The association between TD and adverse pregnancy outcomes has been studied earlier in western countries [6
]. This has scarcely been studied in Indian population except two studies which looked at the prevalence of hypothyroidism in pregnant females [10
The mean age at presentation is lower (25.19 ± 4.17 years) compared to Western studies, namely, 27 ± 6 years [12
], 29 ± 5 years [9
] reflecting early marriage and early conception prevalent in India. The mean gestational age at presentation was 10.03 (±1.87) weeks indicating that most of the pregnant women in India do not visit the antenatal clinic during the first 8 weeks of gestation.
Our study demonstrates a higher incidence of hypothyroidism and TAI. The prevalence of hypothyroidism in this cohort is 4.8% which is higher than that in the western literature (2.5% [13
], 2.6% [12
]) and a previous Indian study (3.69% [11
]). The higher prevalence in our study could be due to the higher prevalence of TAI in our cohort (12.4% versus 6.5% [13
] and 8% [12
]). Studies systematically assessing the prevalence of TAI during pregnancy, however, have not been reported from India. Iodine deficiency could be a contributory cause, but this information cannot be generated from our study as urinary iodine estimation was not done. The percentage of households consuming iodised salt in India as per the Iodine Network Global score card 2010 is 51% [14
In the present study, the probable reason for higher miscarriage in patients with hypothyroidism was that they might have had undetected hypothyroidism at conception, and the treatment might have been insufficient to restore euthyroidism. The higher age (mean = 29 years) could also have contributed to miscarriage. Abalovich et al. [9
] showed that untreated hypothyroidism, subclinical, or overt, at the time of conception is associated with miscarriage rate of 31.4% compared with 4% in euthyroid subjects at conception. The prevalence of stillbirth and premature delivery was not significantly higher than that in our hypothyroid patient population probably due to the adequate treatment given to the patients to maintain euthyroid state.
The miscarriage rate was 3 times more common in subjects with TAI (7.35 versus 26.5%) in our cohort (). The association has previously been established by various studies [6
]. TAI may be viewed as a marker of generalized immune imbalance that will explain the rejection of fetal graft [15
]. Presence of TAI could be associated with a subtle thyroid hormone deficiency, due to the reduced functional reserve characteristic of chronic thyroiditis [15
]. Women with thyroid antibodies tend to become pregnant at an average 3-4 years later and are, therefore, more prone to pregnancy loss. In our cohort, the relatively higher age in the patients with miscarriage might also have contributed to pregnancy loss.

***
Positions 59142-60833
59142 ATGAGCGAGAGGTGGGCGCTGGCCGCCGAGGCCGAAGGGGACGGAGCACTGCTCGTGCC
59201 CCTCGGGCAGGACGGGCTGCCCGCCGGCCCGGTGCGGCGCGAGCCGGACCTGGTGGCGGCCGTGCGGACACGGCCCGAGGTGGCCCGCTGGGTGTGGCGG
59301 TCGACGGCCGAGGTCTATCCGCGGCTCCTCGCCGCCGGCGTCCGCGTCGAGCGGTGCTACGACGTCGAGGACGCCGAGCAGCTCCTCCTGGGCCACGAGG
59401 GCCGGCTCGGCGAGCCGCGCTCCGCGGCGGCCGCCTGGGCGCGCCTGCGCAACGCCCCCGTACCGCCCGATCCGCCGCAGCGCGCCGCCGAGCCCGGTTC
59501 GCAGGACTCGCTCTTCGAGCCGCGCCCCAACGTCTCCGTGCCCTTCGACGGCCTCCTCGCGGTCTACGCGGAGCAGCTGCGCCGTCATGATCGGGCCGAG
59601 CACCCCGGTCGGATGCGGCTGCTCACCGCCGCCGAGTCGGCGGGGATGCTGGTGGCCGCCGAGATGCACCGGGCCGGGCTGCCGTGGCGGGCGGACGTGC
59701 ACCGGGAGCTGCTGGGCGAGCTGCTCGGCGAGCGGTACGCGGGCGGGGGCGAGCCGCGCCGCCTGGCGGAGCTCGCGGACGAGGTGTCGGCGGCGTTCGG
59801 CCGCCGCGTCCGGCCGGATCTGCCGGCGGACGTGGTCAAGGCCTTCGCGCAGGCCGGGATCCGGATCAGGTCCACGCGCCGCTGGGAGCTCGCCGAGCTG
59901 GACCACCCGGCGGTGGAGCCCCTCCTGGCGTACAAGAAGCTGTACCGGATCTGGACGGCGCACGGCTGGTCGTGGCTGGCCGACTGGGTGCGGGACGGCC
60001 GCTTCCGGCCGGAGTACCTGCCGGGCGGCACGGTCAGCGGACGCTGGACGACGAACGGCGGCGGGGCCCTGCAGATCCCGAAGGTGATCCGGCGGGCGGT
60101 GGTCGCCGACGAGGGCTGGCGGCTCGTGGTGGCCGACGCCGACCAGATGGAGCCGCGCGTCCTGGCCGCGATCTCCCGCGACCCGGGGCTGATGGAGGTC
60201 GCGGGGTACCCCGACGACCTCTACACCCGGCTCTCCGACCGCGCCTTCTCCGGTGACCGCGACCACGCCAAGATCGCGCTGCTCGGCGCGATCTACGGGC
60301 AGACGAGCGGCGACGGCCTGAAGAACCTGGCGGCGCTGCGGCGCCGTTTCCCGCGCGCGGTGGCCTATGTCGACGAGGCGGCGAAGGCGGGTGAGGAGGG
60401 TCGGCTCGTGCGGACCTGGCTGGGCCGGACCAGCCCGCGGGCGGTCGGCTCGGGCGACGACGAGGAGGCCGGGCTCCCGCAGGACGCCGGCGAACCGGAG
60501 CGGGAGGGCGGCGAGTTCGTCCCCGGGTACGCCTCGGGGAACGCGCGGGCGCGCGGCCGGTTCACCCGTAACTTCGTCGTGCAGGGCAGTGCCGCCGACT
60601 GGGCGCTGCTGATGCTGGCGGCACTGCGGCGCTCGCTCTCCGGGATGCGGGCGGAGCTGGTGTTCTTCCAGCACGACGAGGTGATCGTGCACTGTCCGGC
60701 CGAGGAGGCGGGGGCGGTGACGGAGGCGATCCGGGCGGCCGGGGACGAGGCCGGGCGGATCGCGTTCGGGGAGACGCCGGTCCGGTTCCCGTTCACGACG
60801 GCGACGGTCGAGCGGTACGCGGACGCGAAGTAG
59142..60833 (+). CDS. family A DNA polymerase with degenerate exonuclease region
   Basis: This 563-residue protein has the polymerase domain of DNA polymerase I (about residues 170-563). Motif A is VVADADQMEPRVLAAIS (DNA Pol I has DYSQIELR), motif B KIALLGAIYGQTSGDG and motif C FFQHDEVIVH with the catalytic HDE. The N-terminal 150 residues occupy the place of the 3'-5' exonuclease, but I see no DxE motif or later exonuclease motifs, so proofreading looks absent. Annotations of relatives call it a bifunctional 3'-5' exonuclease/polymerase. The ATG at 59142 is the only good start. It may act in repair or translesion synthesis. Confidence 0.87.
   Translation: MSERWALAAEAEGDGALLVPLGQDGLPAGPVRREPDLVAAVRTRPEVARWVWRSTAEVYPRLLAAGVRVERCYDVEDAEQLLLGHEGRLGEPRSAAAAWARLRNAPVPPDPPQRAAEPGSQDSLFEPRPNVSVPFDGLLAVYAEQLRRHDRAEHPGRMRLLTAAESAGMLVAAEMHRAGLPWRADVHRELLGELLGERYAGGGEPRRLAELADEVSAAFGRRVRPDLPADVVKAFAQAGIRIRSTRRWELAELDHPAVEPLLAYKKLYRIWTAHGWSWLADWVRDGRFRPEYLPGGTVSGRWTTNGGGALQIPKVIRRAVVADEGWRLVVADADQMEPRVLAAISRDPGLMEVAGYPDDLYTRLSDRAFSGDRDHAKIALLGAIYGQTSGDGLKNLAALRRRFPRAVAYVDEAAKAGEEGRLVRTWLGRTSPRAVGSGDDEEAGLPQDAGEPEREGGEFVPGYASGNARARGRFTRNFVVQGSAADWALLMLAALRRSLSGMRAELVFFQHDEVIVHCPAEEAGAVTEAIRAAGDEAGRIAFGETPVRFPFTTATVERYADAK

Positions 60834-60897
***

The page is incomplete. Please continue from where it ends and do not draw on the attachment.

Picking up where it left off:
In subjects with TSH <2μ
IU/mL with TAI, history of stillbirth was significantly higher suggesting the association between thyroid autoimmunity and pregnancy loss. Some of the previous studies showed higher number of premature deliveries in women with TAI compared to normal women [9
]. Our study did not reveal such association.
Thyroid function in subjects with TSH 2–4μ
IU/mL without TAI showed significant increase in TSH and decrease in FT3 and FT4 at 6 months compared to baseline. The significant decline in thyroid functions for this subgroup at the latter half of pregnancy may justify thyroxine supplementation and regular monitoring (though presently not recommended) in this subgroup in the second half of gestation.
Patients with TSH 2–4μ
IU/mL with TPOAb positivity were treated with thyroxine. The rationale for opting for treatment in these patients is the fact that despite the TSH downregulation in the first trimester by hCG, TSH level is in the upper half of normal, and there would be a tendency for progressive decline in thyroid function since they have TAI [16
]. Though it is recommended to perform FT4 estimation before initiating treatment (in low-normal or low FT4) in this subset of individuals, the lack of trimester-specific normal values for FT4 and the inherent problems with FT4 assay made us focus on serum TSH as the marker for initiating and monitoring treatment. There was no significant difference in the pregnancy outcome in this group of patients compared to normal. This may be due to the smaller number of patients in this subset and the treatment given to these patients.
The prevalence of GTT in the cohort was 6.4%. In India, the prevalence of GTT has not been assessed previously. The prevalence of GTT varies from 2-3% in the Western literature [17
]. The prevalence of GD in this cohort is 0.6%, higher than that published in the Western literature (0.2–0.4%) [18
]. Further conclusions could not be derived since the sample size was small.
Our data gives a prevalence of thyroid dysfunction in subjects attending a tertiary care centre in Western India which can be generalized to population in the same setting in other parts of India. One limitation of our study was that 21% of subjects were lost to follow up. The Endocrine Society guidelines suggest that universal thyroid screening during pregnancy cannot be recommended, and aggressive case finding is recommended in specific subsets of subjects [5
]. But recent studies have shown that targeted case finding will miss around 30–50% cases of hypothyroidism and/or TAI [12
]. This is similar to the present study in which 40% of the hypothyroid and 45% of TPOAb positive patients did not have high-risk characteristics. Approximately 60% of the hypothyroid or TPOAb positive pregnant women could have been missed by targeted case finding.